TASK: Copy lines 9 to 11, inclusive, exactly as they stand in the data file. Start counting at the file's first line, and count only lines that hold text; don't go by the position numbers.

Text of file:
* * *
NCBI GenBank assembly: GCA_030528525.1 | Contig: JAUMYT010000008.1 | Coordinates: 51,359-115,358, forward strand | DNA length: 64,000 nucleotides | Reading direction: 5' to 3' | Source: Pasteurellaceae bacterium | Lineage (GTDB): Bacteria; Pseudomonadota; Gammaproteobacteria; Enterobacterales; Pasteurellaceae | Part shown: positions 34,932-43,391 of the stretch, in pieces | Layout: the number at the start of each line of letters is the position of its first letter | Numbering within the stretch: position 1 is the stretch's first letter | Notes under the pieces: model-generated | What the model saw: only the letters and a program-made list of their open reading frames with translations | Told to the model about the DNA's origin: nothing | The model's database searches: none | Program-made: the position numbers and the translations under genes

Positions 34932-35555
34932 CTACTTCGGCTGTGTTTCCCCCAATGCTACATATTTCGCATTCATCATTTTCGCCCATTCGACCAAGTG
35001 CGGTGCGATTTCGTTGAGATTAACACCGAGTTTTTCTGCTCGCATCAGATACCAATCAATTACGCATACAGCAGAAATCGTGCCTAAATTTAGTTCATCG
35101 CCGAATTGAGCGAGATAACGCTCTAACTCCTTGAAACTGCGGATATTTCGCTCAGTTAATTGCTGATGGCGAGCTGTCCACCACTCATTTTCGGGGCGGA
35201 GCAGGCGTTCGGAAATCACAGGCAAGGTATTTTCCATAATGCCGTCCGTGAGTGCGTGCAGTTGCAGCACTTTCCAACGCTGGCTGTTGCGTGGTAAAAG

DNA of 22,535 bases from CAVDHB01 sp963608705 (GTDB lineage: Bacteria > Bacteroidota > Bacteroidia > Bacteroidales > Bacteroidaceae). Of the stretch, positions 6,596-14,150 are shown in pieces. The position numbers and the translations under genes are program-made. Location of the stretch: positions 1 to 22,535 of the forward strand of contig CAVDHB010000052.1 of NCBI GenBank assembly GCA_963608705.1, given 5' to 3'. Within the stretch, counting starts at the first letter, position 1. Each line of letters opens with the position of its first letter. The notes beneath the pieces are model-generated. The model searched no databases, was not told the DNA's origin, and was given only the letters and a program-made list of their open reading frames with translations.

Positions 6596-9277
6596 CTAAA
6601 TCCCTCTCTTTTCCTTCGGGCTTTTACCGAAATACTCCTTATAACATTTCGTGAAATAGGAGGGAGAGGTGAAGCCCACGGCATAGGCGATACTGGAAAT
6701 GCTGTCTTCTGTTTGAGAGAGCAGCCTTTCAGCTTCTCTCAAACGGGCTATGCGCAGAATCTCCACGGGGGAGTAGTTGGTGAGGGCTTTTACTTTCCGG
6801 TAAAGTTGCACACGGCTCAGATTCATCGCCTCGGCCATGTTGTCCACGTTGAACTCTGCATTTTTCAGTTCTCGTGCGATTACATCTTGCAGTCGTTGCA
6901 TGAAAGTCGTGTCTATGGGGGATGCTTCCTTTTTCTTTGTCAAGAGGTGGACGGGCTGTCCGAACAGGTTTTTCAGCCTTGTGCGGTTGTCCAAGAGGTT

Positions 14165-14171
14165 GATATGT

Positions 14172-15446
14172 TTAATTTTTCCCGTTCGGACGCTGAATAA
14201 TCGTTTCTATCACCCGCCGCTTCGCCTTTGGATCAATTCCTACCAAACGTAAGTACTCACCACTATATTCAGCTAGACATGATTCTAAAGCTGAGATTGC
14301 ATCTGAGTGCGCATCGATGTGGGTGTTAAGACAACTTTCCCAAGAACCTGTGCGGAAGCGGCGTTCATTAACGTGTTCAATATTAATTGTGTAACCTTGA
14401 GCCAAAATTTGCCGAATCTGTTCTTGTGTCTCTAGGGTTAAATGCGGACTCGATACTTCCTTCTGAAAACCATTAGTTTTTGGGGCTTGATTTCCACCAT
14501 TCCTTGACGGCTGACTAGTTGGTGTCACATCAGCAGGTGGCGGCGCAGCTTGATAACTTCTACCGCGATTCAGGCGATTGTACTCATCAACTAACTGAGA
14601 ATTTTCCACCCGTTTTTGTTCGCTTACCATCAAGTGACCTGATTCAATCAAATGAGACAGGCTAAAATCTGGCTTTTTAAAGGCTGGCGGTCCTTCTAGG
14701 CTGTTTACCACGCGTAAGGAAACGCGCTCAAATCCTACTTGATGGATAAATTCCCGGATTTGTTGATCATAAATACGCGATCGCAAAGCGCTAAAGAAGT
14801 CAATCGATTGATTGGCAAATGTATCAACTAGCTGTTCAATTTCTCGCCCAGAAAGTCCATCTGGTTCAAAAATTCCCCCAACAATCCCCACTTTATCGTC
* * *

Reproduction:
6596 CTAAA
6601 TCCCTCTCTTTTCCTTCGGGCTTTTACCGAAATACTCCTTATAACATTTCGTGAAATAGGAGGGAGAGGTGAAGCCCACGGCATAGGCGATACTGGAAAT
6701 GCTGTCTTCTGTTTGAGAGAGCAGCCTTTCAGCTTCTCTCAAACGGGCTATGCGCAGAATCTCCACGGGGGAGTAGTTGGTGAGGGCTTTTACTTTCCGG